In short, defensive nationalism keeps things local and logical, while universalist ideals, such as liberalism and communism, make things global and downright religious.

    I think the choice here is obvious.


  15. @ Chaji,

    The idea of defensive nationalism is interesting. I imagine, though, that it is an idea better suited to a time when civilizations really could isolate themselves from each other and before international ideologies—especially liberalism and socialism—could exert a pull on people’s values.

    Now, nationalism has to explicitly set itself both against (not just apart) other cultures and, within a country, against “undesirable” classes and heterodox opinions. The temptation of fascism, not just the Prussian nation-building you admire, is very strong. We see this in the American right-wing, the Swiss anti-Islamic reactionaries, Turkish genocide deniers, and Chinese fen qing.

    Anyway, that’s my take. Maybe I’m wrong! I don’t mean to call you a fascist—that’s not my point. I mean that nationalism today holds a strong potential to drift in that direction.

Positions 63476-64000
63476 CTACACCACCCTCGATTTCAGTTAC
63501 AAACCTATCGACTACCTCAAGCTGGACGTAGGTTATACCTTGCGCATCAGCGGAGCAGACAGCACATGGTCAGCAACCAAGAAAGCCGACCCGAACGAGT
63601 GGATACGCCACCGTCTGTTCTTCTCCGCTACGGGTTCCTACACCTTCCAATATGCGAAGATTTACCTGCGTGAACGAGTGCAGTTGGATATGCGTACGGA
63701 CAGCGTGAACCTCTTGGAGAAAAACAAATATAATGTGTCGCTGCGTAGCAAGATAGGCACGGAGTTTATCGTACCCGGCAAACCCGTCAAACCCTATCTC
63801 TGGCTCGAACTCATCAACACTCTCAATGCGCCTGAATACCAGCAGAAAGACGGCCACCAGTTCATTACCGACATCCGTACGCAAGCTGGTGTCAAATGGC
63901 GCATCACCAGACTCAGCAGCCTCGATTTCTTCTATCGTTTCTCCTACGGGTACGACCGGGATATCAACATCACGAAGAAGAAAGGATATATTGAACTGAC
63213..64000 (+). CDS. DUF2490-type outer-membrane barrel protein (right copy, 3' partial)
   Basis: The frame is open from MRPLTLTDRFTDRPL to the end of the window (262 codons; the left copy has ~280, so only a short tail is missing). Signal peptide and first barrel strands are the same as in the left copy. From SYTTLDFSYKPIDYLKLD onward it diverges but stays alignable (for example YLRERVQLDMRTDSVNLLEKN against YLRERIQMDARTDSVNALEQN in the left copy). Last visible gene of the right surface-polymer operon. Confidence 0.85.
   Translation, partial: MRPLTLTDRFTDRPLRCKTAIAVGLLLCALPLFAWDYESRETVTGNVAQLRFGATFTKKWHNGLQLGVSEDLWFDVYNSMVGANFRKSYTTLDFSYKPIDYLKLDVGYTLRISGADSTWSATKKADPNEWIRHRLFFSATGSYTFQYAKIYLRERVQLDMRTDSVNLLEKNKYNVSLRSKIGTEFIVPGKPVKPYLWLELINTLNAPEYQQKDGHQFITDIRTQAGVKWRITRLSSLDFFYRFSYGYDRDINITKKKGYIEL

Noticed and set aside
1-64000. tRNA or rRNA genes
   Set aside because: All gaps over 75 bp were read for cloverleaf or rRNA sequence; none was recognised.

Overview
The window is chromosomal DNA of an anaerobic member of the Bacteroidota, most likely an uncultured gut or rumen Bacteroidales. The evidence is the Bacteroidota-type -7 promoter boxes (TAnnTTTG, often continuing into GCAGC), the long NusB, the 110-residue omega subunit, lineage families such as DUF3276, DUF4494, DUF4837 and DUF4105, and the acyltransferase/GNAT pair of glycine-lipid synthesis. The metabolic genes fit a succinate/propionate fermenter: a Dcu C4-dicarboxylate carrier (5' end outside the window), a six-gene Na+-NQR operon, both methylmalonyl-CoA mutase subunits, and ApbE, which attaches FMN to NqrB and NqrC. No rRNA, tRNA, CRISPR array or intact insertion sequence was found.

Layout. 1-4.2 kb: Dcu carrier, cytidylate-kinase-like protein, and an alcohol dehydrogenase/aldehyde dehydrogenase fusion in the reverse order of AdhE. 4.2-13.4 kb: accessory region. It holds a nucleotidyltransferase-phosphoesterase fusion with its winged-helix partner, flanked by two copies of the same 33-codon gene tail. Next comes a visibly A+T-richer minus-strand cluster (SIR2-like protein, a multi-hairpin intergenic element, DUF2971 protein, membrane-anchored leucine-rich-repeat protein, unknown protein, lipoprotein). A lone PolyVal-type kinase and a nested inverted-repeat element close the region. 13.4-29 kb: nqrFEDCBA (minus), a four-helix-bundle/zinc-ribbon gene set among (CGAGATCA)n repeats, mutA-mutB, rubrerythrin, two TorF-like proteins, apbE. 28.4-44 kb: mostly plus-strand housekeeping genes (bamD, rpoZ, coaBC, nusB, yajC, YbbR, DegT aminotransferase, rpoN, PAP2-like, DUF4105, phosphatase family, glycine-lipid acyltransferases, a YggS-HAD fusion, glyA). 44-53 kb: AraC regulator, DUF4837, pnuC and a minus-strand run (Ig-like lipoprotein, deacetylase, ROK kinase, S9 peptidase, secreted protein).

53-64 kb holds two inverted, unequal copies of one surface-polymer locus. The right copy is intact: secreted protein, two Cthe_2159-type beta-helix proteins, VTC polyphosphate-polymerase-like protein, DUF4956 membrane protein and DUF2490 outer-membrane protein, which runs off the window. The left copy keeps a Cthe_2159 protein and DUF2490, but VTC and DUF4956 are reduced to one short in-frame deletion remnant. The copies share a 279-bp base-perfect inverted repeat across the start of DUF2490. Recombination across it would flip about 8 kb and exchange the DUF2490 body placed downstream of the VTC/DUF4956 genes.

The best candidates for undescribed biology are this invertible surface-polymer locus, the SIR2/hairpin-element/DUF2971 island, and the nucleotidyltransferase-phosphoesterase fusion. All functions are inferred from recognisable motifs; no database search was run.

16. @ Old Tales Retold,

    As I said, locally aggresive uses of nationalism should be permitted, as that’s one of the natural methods of growth for a culture. After all, none of the modern states exist today were it not for the wars of expansion they all inevitably experienced! I hypothesize that as cultures expand and grow due to their inclusions of other cultures whose territories they annex, they will be far better equipped to deal with ethnic conflicts and radically different viewpoints than the nation-states (or ideology-states) of today. And when the different sides of the world finally come into contact with each other through bordering territories, a small amount of local warfare, coupled with long periods of peaceful interactions, would help redefine the identities of the opposing civilizations, and help with their inter-integration of each other. Even if both sides were fascistic, would fascism cause any harm if the focus were the entire human species? I thought that’s exactly what the liberals wanted!

    As for fascism itself, we must recognize that all successful, long-lasting cultures have cohesive elements that may be labeled as fascist, such as nationalism, imperial cult (Chinese, Roman, Japanese, etc), and so on. There are even signs that Hitler drew inspiration from Christianity in his conceptualization of Nazism! Refraining from criticizing a certain ideology (especially one as poorly defined as fascism) is probably the best case, such that each case may be independently judged.